Cascading infrastructure failure would be caused until the first Trojan hardware is identified and removed, then subsequently others.
This is NOT a likely attack, even though theoretically possible. When asked by SCMagazineUK.com about the probability of such an attack, it was not quantified, but described as being in the order of a one in hundred years event. Daniel Ralph, academic director of the Centre for Risk Studies and Professor of Operations Research told SC: "These scenarios are deliberately extreme, but provide a good model for testing to help build reslience, to learn how to recover, or adapt. More requirements for reporting (of attacks by operators) will also help (though) electricity companies are already sharing information and this is helping setting standards."
A government official statement emailed to SC noted: “The scenarios set out in this report are hypothetical. The authors of this report are clear that it is improbable that a cyber-attack with implications matching those described could be launched in the UK.”
Dr Edward J Oughton, research associate at the Centre for Risk Studies, Judge Business School, University of Cambridge, explained to SCMagazineUK.com “In this report we have demonstrated an impact assessment methodology for understanding the disruption costs from this particular attack scenario. ... future research can utilise this methodology for assessing the potential costs associated with a range of cyber-attacks. Ultimately this quantification allows industry and government to begin to undertake more comprehensive cost-benefit analysis of risk mitigation strategies.” Oughton adds that the UK's Infrastructure Transitions Research Consortium (ITRC) - a research partner in the report, used analysis methods based on many years' work funded by the Engineering and Physical Science Research Council (EPSRC).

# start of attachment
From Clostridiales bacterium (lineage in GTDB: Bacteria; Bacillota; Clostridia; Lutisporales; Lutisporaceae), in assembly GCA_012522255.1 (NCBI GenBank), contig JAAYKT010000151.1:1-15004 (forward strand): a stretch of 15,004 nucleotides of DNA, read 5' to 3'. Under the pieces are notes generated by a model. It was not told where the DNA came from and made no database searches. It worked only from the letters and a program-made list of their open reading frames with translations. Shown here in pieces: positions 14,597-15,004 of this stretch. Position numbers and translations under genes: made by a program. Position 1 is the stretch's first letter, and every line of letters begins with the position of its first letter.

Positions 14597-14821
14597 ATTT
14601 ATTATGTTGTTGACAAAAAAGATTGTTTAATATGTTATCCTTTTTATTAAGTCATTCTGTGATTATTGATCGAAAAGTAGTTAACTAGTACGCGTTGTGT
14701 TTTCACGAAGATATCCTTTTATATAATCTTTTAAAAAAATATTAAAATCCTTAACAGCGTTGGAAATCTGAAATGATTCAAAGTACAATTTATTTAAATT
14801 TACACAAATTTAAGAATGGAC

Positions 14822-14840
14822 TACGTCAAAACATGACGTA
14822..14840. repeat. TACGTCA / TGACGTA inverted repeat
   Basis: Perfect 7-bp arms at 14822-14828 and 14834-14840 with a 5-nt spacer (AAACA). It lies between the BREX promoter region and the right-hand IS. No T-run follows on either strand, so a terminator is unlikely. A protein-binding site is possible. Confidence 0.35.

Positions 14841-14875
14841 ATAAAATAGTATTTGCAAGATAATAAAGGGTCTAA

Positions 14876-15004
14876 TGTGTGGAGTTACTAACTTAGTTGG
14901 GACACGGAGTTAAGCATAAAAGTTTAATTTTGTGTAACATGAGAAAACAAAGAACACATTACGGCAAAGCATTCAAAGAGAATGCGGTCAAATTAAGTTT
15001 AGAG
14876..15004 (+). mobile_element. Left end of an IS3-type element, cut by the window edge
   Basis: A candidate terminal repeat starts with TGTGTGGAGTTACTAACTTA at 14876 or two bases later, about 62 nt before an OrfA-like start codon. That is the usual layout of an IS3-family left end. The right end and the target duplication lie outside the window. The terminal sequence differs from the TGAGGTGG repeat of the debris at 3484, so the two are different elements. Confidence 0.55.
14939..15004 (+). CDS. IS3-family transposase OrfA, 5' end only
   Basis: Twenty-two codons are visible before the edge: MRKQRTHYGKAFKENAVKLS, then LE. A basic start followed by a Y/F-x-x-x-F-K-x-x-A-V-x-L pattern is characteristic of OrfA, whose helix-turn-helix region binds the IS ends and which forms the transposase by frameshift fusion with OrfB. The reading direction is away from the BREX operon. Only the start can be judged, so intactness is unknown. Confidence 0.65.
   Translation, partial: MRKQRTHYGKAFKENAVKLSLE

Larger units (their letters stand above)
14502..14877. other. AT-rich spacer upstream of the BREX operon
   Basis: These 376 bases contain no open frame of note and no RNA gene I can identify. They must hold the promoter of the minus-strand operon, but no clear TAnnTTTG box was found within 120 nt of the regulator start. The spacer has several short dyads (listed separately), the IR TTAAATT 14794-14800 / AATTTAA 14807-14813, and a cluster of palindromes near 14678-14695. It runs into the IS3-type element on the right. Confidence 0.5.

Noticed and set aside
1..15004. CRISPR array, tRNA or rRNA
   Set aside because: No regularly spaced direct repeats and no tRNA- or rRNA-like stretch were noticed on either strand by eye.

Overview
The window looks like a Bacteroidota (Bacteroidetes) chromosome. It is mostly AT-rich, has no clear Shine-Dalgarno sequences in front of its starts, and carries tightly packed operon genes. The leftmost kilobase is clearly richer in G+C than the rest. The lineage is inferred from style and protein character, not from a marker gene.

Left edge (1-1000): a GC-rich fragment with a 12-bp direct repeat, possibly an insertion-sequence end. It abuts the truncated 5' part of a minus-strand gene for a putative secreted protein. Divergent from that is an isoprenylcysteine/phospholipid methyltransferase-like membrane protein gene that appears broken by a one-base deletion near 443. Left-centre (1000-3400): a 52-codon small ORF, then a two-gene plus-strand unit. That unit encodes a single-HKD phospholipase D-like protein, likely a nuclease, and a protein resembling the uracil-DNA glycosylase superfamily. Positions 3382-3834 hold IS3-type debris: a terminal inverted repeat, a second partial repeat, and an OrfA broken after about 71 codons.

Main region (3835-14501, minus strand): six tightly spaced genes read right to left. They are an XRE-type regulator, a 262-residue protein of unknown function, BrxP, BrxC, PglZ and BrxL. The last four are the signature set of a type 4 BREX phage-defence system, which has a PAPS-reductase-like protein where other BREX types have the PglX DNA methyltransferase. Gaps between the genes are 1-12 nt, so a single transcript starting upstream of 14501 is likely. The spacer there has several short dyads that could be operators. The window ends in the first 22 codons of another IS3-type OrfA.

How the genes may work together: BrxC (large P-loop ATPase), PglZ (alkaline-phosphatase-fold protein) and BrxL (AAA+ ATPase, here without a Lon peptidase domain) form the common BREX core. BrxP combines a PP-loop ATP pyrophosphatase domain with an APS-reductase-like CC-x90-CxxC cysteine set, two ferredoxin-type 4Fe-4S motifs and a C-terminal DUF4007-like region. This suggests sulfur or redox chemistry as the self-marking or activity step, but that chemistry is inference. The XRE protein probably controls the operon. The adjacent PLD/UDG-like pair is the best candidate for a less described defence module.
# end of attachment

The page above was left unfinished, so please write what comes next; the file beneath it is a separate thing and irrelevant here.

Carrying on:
The extent of government responsibility for this risk was questioned, given that the infrastructure is most likely to be private sector owned and run, yet the country's broader interests are clearly at risk if critical infrastructure were to be hit in this way.
A government spokesperson present at the launch confirmed to SC that the government is indeed keen to play its part, telling SC: “Cyber-security is a top priority for the Government. We have already invested £860 million in defending the UK against cyber attacks, with a further £1.9 billion dedicated to this issue.
“We constantly work with industry to ensure we are prepared for, and can defend against, potential risk. The UK has one of the most reliable electricity systems in the world, with dedicated cyber-experts and teams in place to protect it.”
When asked what power companies should do to prevent such scenarios occurring, Eireann Leberett, senior risk researcher at the Cambridge Centre for Risk Studies and founder at Concinnity-risks told SC: "It will depend on the configuration of the set up at each company, but start with the basics, use pen-testers, speak with vendors in the sector, use best practice to identify insider threats, and look at where cyber-insurance can play a part, as well as liaising with the relevant government bodies."